Sarah Middleton

Sarah Middleton

Last updated on 27 July 2017

In this issue:

  • What's On - Forthcoming events from April 2013 onwards
  • Who's Hiring - Job vacancies from DPC members and associated institutions
  • What's New - New reports and initiatives since the last issue
  • What's What - Capital, revenue and the great Post-it note crisis of 2006, William Kilbride, DPC
  • Who's Who - 60 Second Interview with Natalie Harrower, Digital Repository of Ireland
  • Featured Project - The DEDICATE project - Digital Preservation for Architecture, Ruggero Lancia, HATII
  • Your View? - Comments and views from readers

What's New is a joint publication of the DPC and DCC


What's On

The DCC have a number of events coming up that may be of interest to you. For further details on any of these, please see our DCC events listings at You can also browse through our DCC events calendar to see a more extensive list of both DCC and external events.

Getting Started in Digital Preservation
10 April 2013 (Glasgow), 13 May 2013 (London), 6 June 2013 (Aberystwyth), 10 July 2013 (Belfast)
The British Library Preservation Advisory Centre and the Digital Preservation Coalition are delighted to invite you to join them at one of three events which will equip collection managers, archivists, librarians and conservators with the skills necessary for ‘getting started in digital preservation’.

PREMIS and METS: (almost) everything you wanted to know about Preservation Metadata
23 April 2013
This DPC briefing day anticipates the launch of the second edition of the popular Technology Watch Report on Preservation Metadata published in 2005. Leaders in the field will be invited to provide an introduction to both standards. Recent case studies will be presented and speakers will be invited to consider emerging and future trends. Participants will be invited to reflect on their own needs and an extended discussion will follow.

DCC event: Research Grant Funding and RDM infrastructure
25 April 2013
The DCC is routinely asked to advise on methods and approaches to investing in infrastructure for research data management. One particular recurring topic concerns the use of research grant funds in the development of institutional infrastructure for research data management. For example, is such expenditure restricted to within individual funded projects; how much infrastructure funding should be included in grant proposals; and can research grants fund human infrastructure as well as equipment and facilities?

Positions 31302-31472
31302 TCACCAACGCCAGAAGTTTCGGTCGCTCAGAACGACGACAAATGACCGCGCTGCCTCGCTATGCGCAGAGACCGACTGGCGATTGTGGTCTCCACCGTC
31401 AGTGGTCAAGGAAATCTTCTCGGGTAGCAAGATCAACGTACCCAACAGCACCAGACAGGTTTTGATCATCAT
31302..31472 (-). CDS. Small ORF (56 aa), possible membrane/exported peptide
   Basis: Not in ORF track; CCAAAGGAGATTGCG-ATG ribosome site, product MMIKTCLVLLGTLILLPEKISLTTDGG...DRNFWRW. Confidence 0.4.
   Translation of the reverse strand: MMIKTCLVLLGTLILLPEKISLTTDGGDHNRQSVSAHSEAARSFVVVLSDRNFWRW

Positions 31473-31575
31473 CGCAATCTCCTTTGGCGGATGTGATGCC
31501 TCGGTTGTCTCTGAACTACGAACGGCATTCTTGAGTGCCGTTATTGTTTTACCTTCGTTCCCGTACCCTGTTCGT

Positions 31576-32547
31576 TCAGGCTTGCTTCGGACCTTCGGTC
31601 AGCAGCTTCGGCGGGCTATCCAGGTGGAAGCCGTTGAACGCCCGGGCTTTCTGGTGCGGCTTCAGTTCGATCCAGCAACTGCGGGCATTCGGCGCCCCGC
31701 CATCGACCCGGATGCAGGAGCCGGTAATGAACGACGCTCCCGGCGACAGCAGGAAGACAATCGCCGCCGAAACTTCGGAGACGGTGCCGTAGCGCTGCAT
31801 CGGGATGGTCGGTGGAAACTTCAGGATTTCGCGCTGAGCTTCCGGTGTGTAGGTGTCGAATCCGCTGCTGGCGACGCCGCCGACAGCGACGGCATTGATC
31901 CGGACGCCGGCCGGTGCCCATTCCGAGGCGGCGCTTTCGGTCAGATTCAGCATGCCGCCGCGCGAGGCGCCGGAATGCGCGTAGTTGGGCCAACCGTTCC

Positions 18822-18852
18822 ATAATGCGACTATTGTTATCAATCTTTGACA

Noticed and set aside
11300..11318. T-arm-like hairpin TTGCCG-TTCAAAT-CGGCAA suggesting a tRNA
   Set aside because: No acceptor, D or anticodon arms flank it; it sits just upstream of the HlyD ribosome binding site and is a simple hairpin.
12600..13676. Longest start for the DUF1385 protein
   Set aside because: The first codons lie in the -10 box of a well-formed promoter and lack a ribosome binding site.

Linking datasets and articles for publication – cross-linking and workflows
30 April 2013
Data is being increasingly recognised as the foundation of the scientific record. Data journals and other data publishing models (such as enhanced publications) are opening up data and other research products for further use, re-use and validation. A key part of data publication, and linking data to other scientific outputs, is a formalised and standardised method of permanently cross-linking between the dataset (as held in a repository) and the related article (as hosted in a journal). The PREPARDE project is funded by Jisc to address key issues arising from data publication, including cross-linking between repository and journal. It aims to produce guidelines applicable to a wide range of scientific disciplines and data publication models. The project initially focuses on earth science disciplines, and the Geoscience Data Journal, a partnership between the Royal Meteorological Society and Wiley-Blackwell.

SPRUCE Digital Preservation Mashup
30 April 2013
SPRUCE Mashups provide the perfect environment to work closely with your peers and solve concrete digital preservation challenges. Practitioners will (bring along and) contribute their digital data and their requirements, and will have the chance get their challenges solved, while building a business case to help them get the resources they need to preserve their data. Developers will have the chance to work closely with practitioners and solve their digital challenges while working alongside some of the top technical experts in the digital preservation field. Whether you're a digital preservation expert or a novice, there's something for everyone at our world renowned digital preservation mashups.

3D Laser Scanning: Seeking a New Standard in Documentation
1 May 2013